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Trick plays have helped trigger offense

Posted Oct 1, 2012

The Packers have successfully run a fake field goal for a touchdown and a fake punt that led to a touchdown in the season’s first four weeks, but even Special Teams Coordinator Shawn Slocum isn’t surprised the bag of tricks is being emptied this early.

Slocum (pictured) sees the trickery as a function of the Packers offense not yet hitting its stride, and momentum grabbers like fakes can often jump-start things. After converting the fake punt with a 5-yard run from their 17 yard line on Sunday against the Saints, the Packers proceeded to drive the remaining 78 yards for a third touchdown in their first four possessions on the day.

“Last year we were just lighting the scoreboard up, and this year we’ve used it to infuse our team there in the first half, and it has turned out to work well,” Slocum said. “The way the games have worked out to this point, those two plays have been necessary.”

Both fakes were risky, but for different reasons. The fake field goal against the Bears came on fourth-and-26 from the 27-yard line, meaning it was essentially touchdown or bust. The fake punt came on fourth-and-inches, but failure meant handing the ball to the Saints in the red zone. Both worked in part because those elements of risk made them such surprise calls.

The fake punt succeeded because the Saints double-teamed both outside gunners on the Packers punt team, leaving only six players around the ball. Fullback John Kuhn, the up man in punt formation, took the snap and easily got the first down.

“Basically we’ve got eight guys there in the box (including Kuhn), and they’ve got six,” Slocum said. “So in terms of just executing the play, it’s a fairly high-percentage play.”

Head Coach Mike McCarthy wasn’t as high percentage with his replay challenges on Sunday, going zero-for-two.

Despite referee Jeff Triplette’s explanation on tight end Jimmy Graham’s third-quarter catch that Graham never lost control of the ball, McCarthy still believes it was a good challenge that should have gone his way.

He does regret, however, challenging an incompletion to Jordy Nelson in the second quarter that was not overturned. McCarthy said he made the decision on his own after seeing the first replay on the video board, but as soon as he saw a second replay he knew the call was going against him.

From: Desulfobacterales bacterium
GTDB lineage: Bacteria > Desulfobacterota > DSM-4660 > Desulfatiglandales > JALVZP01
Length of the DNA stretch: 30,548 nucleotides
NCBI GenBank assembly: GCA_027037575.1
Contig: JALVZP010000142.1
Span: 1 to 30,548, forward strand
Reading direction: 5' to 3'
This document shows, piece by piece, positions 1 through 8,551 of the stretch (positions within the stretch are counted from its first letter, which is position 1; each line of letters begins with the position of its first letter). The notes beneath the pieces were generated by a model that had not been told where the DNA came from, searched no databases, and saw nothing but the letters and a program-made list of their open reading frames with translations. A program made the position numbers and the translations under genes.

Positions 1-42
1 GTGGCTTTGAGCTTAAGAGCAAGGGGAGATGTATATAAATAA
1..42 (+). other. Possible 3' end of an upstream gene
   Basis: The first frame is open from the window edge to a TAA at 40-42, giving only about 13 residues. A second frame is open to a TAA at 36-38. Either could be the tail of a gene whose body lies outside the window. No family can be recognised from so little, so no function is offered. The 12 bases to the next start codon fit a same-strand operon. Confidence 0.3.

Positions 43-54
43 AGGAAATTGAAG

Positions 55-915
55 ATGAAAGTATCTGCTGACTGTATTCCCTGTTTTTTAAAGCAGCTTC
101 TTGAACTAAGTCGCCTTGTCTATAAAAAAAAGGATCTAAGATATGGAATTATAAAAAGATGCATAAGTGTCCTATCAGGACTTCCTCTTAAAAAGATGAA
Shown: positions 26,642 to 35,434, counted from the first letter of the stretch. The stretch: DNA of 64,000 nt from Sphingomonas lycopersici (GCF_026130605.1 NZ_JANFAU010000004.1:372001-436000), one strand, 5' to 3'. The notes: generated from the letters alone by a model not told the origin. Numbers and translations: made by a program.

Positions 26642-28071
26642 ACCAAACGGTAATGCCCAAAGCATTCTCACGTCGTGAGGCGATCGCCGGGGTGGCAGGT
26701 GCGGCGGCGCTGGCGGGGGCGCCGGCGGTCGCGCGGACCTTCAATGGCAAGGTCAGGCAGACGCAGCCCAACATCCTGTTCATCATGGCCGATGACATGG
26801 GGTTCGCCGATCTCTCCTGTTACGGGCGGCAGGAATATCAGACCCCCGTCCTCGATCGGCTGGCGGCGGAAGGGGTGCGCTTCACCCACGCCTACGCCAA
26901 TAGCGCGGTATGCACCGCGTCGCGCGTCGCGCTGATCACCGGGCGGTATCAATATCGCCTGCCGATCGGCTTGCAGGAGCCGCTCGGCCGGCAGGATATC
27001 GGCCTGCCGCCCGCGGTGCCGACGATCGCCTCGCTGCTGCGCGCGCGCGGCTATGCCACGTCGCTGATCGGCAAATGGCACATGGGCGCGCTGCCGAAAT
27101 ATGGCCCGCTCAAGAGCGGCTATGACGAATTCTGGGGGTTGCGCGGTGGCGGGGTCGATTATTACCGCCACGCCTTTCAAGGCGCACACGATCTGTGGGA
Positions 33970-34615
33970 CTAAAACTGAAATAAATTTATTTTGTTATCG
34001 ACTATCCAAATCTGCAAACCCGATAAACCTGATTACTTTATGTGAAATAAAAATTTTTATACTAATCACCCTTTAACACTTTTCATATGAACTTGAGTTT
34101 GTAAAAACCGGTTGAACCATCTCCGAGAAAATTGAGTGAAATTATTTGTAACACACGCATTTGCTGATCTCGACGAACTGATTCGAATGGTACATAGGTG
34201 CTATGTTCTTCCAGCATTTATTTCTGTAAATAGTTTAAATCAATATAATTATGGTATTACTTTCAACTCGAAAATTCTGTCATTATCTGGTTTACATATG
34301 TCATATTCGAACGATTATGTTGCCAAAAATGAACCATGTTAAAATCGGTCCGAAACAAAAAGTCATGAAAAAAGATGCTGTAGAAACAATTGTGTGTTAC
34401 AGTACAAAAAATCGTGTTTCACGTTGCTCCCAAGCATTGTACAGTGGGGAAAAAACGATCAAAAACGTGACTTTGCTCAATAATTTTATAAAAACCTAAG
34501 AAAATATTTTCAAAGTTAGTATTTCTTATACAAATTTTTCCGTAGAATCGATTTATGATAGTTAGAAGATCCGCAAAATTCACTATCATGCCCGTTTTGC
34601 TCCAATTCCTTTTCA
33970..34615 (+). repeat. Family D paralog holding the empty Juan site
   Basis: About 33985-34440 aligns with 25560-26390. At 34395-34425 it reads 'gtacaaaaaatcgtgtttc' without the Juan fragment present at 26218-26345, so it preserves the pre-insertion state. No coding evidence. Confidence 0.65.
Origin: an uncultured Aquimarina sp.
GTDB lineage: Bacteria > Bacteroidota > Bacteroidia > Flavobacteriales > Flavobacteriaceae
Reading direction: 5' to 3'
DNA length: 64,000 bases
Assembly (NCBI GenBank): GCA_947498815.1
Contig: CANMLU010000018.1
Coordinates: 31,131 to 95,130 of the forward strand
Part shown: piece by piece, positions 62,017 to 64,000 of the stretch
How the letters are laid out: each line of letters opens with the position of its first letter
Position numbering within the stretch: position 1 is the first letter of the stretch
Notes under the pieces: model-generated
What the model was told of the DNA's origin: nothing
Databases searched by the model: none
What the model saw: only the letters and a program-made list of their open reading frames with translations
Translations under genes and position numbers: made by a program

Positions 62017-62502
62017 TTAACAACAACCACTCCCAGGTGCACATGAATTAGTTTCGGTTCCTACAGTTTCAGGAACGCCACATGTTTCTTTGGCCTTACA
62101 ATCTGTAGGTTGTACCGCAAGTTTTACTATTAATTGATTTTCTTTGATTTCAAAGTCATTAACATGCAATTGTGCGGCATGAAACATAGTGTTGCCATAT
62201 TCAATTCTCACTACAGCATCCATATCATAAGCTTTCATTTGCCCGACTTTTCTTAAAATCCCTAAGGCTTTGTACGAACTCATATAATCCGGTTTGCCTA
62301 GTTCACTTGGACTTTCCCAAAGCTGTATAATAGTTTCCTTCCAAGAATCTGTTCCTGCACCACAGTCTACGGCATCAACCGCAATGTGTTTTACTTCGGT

That’s what made him hesitate to challenge the Graham catch later, because right or wrong it would be his last challenge, and he waited until the last possible moment to throw the red flag on Graham. The Packers were then out of challenges when Saints returner Darren Sproles fumbled a fourth-quarter kickoff but was incorrectly ruled down.

“I had talked about it at halftime that I only had one challenge left, and with their offense this thing could come down to the end of the game,” McCarthy said in going over the Graham challenge, which came on the third snap of the second half. “To me, that was a big management decision that really could have hurt us, because we obviously needed it later on the Sproles fumble.”

Both McCarthy and Slocum indicated they felt a challenge on the Sproles fumble would have given the Packers the ball, even though the officials had ruled Sproles down. A clear recovery of the fumble by the defense is needed to overturn a “down by contact” call, and linebacker Dezman Moses had emerged with the ball.

“If I had the challenge, I think the result would have been different,” McCarthy said.

Injury update: McCarthy said receiver Greg Jennings’ groin injury flared up on him and prevented him from running full stride, so he was removed from the game in the second quarter. Jennings missed one game when he originally injured it, but there’s no indication yet how long he’ll be out this time.

Safety M.D. Jennings’ shoulder injury is not a major concern, McCarthy said, but Jennings would have to be tested before he’s able to return to the practice field.

Defensive end Mike Neal is eligible to practice this week following his four-game suspension. The Packers have a one-week roster exemption for him, so he won’t necessarily be activated for this week’s game.

McCarthy said he has no doubts Neal has been working out and staying in shape, but he wants to see him go through a full week of practice before making any decisions.

“We need to see where he is,” McCarthy said. “He hasn’t been playing or practicing football for four weeks. We will take him through the full week.”

Additional coverage - Oct. 1
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